Takeaway

Stirring things up in Jodhpur

Kalyani Prasher | Updated on January 20, 2018
Masalas at Mamaji ki dukaan. Photo: Kalyani Prasher

Masalas at Mamaji ki dukaan. Photo: Kalyani Prasher

The modest thali at the Mundal residence in Salawas, a village near Jodhpur. Photo: Kalyani Prasher

The modest thali at the Mundal residence in Salawas, a village near Jodhpur. Photo: Kalyani Prasher

Beetroot ajwaini paratha at Sholla, ITC WelcomHotel Jodhpur

Beetroot ajwaini paratha at Sholla, ITC WelcomHotel Jodhpur

Quietly, unassumingly, it has always been a food-loving city

One has heard of Jodhpur’s kachoris all of one’s life. If you live in Delhi, there is no escape from Rajasthan — or, shall I say, the nearest escape is to Rajasthan. In comparison with the state’s iconic cities — Jaipur, Udaipur, Jaisalmer — Jodhpur could have lost the tourist-attracting battle had it not been for two things: Mehrangarh Fort and food.

It is fitting then that the delightful meandering food market at Ghanta Ghar, where you can find everything from fresh mirchis to dried masalas to ‘fryums’, thrives in the shadow of the mighty fort. I walked here on a summer day, looking up at the looming Mehrangarh every now and then, too distracted by the colourful goodies on display to worry about the heat and dust. Orange, red, green papads here; yellow, brown, black masalas there; stacks of tea, bundles of whole spices… And some surprises such as packaged ‘Maggi Masala’ (it tasted just like the original) at Mama’s or Mamaji ki dukaan. I was in a food lovers’ wonderland. If you are fond of cooking, take a large bag along.

At Ghanta Ghar I had the best sweet lassi: Mishrilal runs his shop in one corner here and his makhaniya lassi is as thick as butter. It’s rich and sweet and delicious — comes with a dollop of fresh white butter — and calorie-conscious city girls may need coaxing to finish a glass. I complimented the maker but turned around and sneakily (or so I thought) threw away half glassful, prompting him to quip: “ Arey! ‘Bahut acha hai’ bol kar phek diya (You threw it away after you said you really like it)!”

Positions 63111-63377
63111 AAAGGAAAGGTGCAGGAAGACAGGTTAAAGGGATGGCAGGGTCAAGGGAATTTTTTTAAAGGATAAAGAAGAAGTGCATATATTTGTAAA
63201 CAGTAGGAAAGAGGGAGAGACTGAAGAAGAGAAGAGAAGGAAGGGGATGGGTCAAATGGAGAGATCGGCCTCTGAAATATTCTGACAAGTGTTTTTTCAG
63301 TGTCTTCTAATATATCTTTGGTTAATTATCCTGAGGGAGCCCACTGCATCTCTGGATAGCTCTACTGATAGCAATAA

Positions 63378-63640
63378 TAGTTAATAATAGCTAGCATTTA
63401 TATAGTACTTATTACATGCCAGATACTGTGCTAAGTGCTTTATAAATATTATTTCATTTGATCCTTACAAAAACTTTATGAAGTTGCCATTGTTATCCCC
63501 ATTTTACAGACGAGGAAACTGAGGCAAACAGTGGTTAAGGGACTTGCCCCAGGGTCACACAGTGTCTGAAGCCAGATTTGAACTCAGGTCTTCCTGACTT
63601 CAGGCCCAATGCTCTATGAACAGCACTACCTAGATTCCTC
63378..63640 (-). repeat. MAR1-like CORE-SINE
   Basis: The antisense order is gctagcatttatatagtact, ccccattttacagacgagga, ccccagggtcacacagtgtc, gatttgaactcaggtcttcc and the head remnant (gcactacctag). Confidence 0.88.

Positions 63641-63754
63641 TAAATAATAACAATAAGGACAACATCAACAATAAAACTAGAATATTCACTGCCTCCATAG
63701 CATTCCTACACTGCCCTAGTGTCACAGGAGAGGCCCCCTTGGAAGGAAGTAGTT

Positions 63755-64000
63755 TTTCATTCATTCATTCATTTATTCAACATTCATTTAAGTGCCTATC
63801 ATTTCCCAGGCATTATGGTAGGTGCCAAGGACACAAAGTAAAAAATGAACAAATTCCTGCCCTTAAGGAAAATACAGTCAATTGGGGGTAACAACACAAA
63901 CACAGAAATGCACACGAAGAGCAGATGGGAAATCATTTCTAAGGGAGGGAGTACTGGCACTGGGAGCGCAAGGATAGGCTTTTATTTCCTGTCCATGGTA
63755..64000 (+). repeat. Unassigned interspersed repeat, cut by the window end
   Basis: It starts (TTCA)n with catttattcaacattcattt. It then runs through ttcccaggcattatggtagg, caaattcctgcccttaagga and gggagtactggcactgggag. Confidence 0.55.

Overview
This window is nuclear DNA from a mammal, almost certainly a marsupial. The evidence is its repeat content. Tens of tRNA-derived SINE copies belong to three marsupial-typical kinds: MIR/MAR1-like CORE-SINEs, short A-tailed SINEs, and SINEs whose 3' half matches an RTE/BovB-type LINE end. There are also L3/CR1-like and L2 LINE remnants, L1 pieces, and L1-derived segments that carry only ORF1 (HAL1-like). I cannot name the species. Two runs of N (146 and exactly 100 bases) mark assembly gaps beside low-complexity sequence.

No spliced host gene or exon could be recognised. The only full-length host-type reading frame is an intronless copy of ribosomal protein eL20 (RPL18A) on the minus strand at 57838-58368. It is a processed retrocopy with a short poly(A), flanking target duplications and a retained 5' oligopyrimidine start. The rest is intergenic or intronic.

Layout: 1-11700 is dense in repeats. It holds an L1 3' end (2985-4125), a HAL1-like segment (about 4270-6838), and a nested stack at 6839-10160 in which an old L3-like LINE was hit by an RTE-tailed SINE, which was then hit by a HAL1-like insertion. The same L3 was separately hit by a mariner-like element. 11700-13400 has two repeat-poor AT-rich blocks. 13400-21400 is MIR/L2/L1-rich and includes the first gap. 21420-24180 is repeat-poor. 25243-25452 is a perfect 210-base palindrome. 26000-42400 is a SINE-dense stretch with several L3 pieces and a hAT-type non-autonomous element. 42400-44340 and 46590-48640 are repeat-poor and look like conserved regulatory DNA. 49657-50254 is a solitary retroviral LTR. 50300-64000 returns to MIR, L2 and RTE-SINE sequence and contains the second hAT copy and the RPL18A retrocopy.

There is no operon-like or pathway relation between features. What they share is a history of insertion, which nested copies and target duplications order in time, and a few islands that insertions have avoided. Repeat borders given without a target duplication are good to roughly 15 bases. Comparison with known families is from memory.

This local food experience was thanks to Chef Akshraj Jodha, who wisely decided that a food lover’s day is best spent touring the food sites instead of the historical ones. His restaurant is set to take the quiet, unassuming, food-loving city into the limelight.

Sholla, ITC WelcomHotel Jodhpur’s Indian restaurant, will soon be launched and focus on food grilled on charcoal fire. The menu is inspired by the desert serais, or travelling camps. These recipes are from the camp kitchens of the royals, who ate lavishly even during their travels, including a hunt, their kitchen staff left to figure out how and what to carry to make the journey most efficient. Enter coal, instead of wood, and various innovative tenderisers for meat caught on the move.

With its charming tent-like interior design, Sholla serves delicious preparations like sangri kebabs, Mayo mutton curry, aloo ka anaar papad, and bajra firni. The cheese and pomegranate fish with garlic foam is served on a Jagermeister bottle; the chakki (wheat gluten) sholla with mint chutney pearls comes on a piece of charred driftwood. But gimmicks apart, a restaurant only does as well as its food and that’s where Chef Jodha’s research and knowledge of the serai food and recipes, and his family legacy, come into play. “A bit of both,” he replies politely, when I asked if the restaurant is here because of him or he here because of the restaurant.

Even shopping can be combined with food in Jodhpur. I did this when I visited Salawas, a village nearby that is famous for handcrafted dhurries. Ramesh and Paras Mundal run an artisan store from their home, where their mother also prepares simple dishes for those who would like to lunch.

I spent a lovely afternoon with the Mundals, first watching them work on a design (they proudly tell me they can even weave my face into a rug), then browsing through the collection. I bought a beautiful one with a geometrical pattern and then stepped into a hut and sat on a dhurrie for my meal: kadhi and a vegetable made with ker and khumtiya (a flat-dried local berry) served with buttery bajra rotis, followed by a crumbly cake-like sweet made with besan. It was full of flavour — tangy and spicy and fresh.

This meal gave my two special dinners at Sholla a tough competition — for one of the dinners at Sholla, I was in the kitchen, watching Chef Jodha make laal maas from scratch, in a proper old-style handi, the meat slow-roasting over three hours.

So which one is better? I decided not to choose: each has its own place and I recommend you do not leave Jodhpur without trying both.

(The writer was in Jodhpur on the invitation of ITC WelcomHotel Jodhpur)

Travel log

Getting there

You can fly to Jodhpur from Mumbai or Delhi.

Stay

WelcomHotel Jodhpur; www.itchotels.in/hotels/welcomhoteljodhpur.aspx

Local food

You can book the Salawas excursion through the hotel or contact Ramesh Mundal directly on (0)99294 67415; lunch costs ₹200 a head if you book directly.

For kachoris, go to Janta; for namkeen to Chandar Vilas Namkeen; for pickles, it’s Manohar — all stores located on or around Nayi Sarak, main market.

Tip

Extend your trip by a day and visit the sand dunes at Khimsar

Kalyani Prasher is a Delhi-based freelance writer

Published on May 27, 2016

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